The Virtues of Premium Support
Good enough for Congress? Good enough for us.

Senator Ron Wyden (D., Ore.) and Representative Paul Ryan (R., Wisc.)


Deroy Murdock

“Premium support” is a Dullsville name for a dazzling idea. It should be rechristened Insurance Assistance (unexciting, but fathomable), Kemp Grants (echoing the collegiate Pell Grants, but honoring Ryan’s late mentor, longtime New York GOP congressman Jack Kemp), Personal Health Grants (as columnist Quin Hillyer suggests), or MediChoice (as the TrueSpeak Institute’s Jim Guirard advises). This radical concept, as Hillyer recalled last week, has been endorsed and promoted by such right-wing militants as former Democratic senators John Breaux of Louisiana and Bob Kerrey of Nebraska and President Clinton’s chief economic adviser, Laura D’Andrea Tyson.  

These payments would offer “more help for those who need it” and “less help for those who don’t,” Wyden and Ryan continue. “Wealthier seniors who need help least would see their assistance reduced.” Democrats who hate rich people should love how Wyden-Ryan pinpoints benefits for poorer Americans.

Seniors would use these payments to purchase medical plans that make them happy. “By giving seniors the power to choose among competing plans,” Wyden and Ryan wrote in last December 15’s Wall Street Journal, “our plan would add a level of cost control, customization, and quality to the health security of older Americans that today’s Medicare is not in a position to achieve.”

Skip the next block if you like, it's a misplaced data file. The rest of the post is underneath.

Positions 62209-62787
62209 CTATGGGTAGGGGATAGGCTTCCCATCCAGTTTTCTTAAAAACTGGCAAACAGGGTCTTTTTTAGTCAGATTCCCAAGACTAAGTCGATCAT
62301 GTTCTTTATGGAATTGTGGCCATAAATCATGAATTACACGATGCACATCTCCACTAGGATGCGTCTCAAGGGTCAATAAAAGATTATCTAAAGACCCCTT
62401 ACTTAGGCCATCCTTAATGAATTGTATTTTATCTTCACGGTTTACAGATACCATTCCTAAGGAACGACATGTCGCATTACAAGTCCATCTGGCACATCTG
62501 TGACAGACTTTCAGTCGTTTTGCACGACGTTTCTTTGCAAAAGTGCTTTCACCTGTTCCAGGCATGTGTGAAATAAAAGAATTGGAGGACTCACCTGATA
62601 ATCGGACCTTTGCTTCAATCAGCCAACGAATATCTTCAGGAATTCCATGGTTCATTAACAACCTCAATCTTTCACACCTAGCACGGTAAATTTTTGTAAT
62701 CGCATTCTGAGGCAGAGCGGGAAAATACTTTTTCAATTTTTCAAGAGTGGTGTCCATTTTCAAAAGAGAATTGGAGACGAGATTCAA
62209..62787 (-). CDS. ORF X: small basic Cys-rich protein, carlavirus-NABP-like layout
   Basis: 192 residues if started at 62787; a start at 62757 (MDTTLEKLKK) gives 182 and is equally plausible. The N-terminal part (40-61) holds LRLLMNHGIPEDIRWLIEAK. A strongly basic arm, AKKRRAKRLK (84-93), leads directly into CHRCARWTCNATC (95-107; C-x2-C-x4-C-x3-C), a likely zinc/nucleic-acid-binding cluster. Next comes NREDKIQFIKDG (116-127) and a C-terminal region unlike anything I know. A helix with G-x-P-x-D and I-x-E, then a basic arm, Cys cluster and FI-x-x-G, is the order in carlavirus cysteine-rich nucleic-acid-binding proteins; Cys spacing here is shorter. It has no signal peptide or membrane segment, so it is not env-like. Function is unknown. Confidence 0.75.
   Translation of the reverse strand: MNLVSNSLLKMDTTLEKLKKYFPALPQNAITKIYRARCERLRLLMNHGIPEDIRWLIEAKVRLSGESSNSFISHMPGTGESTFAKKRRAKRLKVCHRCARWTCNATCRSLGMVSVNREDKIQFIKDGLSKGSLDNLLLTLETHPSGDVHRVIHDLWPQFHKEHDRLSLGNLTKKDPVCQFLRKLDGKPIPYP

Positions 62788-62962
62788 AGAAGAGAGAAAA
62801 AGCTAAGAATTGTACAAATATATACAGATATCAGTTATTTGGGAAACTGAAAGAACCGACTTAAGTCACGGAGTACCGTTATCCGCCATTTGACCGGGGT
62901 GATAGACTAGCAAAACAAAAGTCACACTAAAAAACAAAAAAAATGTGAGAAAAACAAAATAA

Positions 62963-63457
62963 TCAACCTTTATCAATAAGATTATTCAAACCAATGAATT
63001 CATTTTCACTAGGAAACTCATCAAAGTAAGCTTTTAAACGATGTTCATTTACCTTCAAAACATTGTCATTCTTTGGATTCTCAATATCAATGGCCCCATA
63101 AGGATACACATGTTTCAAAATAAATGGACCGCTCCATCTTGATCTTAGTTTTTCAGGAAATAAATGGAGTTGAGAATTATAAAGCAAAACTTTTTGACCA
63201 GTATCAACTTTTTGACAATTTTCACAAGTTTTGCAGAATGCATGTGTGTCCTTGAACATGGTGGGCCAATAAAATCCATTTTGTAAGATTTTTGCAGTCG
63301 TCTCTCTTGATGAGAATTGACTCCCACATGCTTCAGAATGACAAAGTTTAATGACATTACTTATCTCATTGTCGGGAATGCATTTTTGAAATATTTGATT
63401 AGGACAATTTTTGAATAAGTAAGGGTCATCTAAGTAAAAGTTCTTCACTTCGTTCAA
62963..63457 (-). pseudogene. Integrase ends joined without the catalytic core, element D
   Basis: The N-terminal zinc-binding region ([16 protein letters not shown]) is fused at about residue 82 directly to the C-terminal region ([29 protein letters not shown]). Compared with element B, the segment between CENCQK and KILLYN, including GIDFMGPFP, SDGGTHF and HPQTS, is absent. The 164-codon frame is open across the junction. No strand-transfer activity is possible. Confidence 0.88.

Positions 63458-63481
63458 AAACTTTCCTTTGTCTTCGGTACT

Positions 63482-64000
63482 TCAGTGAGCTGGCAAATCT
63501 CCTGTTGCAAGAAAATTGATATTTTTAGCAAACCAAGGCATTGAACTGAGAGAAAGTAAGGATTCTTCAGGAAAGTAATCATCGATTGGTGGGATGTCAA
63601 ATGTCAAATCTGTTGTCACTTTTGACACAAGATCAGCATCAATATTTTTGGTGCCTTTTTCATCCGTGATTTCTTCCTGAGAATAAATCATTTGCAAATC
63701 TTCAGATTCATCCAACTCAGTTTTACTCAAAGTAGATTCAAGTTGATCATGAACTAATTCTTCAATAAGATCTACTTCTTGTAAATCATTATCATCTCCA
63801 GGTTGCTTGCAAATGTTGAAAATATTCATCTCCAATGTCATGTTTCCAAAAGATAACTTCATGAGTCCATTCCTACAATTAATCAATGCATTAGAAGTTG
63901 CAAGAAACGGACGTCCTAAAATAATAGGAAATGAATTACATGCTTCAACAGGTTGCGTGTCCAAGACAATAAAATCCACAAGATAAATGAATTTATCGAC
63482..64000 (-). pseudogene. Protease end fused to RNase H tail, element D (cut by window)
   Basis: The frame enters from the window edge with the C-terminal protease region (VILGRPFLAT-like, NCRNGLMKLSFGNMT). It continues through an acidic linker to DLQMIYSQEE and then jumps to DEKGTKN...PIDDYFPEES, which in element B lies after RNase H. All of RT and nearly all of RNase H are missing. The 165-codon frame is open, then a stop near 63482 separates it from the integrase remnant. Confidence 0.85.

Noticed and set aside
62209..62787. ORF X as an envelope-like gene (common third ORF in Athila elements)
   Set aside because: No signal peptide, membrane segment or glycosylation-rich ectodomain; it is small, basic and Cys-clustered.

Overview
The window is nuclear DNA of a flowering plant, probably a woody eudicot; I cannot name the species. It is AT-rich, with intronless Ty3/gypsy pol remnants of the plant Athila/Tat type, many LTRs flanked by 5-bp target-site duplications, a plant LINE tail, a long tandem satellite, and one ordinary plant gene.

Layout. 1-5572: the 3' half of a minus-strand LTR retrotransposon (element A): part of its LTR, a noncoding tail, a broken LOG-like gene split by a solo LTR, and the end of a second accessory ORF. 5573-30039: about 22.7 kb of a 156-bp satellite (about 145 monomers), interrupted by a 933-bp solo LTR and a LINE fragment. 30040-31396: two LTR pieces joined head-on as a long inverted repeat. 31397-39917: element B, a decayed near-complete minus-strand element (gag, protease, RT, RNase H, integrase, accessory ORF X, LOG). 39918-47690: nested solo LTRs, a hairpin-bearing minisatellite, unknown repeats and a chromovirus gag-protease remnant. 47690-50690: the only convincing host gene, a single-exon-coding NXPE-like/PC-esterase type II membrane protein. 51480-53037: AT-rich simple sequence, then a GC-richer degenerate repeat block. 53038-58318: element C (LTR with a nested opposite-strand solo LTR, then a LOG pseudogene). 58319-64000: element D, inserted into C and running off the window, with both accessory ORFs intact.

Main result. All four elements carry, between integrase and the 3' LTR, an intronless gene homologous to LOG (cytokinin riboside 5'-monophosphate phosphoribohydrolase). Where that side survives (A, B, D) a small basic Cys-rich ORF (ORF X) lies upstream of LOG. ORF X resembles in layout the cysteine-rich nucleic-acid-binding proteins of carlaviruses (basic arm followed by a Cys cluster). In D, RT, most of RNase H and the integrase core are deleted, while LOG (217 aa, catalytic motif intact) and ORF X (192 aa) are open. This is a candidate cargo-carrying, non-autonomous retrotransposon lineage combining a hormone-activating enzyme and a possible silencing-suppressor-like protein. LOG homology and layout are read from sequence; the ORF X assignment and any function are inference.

Wyden-Ryan mirrors the way federal legislators buy health insurance.

As’s Brooks Jackson notes, “House and Senate members are allowed to purchase private health insurance offered through the Federal Employees Health Benefits Program, which covers more than 8 million other federal employees, retirees and their families.”

“The FEHBP offers about 300 different private health care plans,” Jackson writes, “including five government-wide, fee-for-service plans and many regional health maintenance organization (HMO) plans. . . . ” While this huge number includes all policies, nationwide, “an enrollee’s choice is between 5 and 15 options,” the Congressional Research Service reports.

As, elaborates, “All plans cover hospital, surgical and physician services, and mental health services, prescription drugs and ‘catastrophic’ coverage against very large medical expenses . . . There are no exclusions for preexisting conditions.” Participants may change plans during annual “open season” periods. Also, the government pays 72 percent of the average worker’s premium, with a maximum of 75 percent.

Democrats cannot explain why Medicare recipients need to become congressmen to enjoy such choices in health coverage.

If Ryancare, in essence, is good enough for senior citizens like Nancy Pelosi and Harry Reid, it’s good enough for any senior who wants it after 2022.

New York commentator Deroy Murdock is a nationally syndicated columnist with the Scripps Howard News Service and a media fellow with the Hoover Institution on War, Revolution and Peace at Stanford University.


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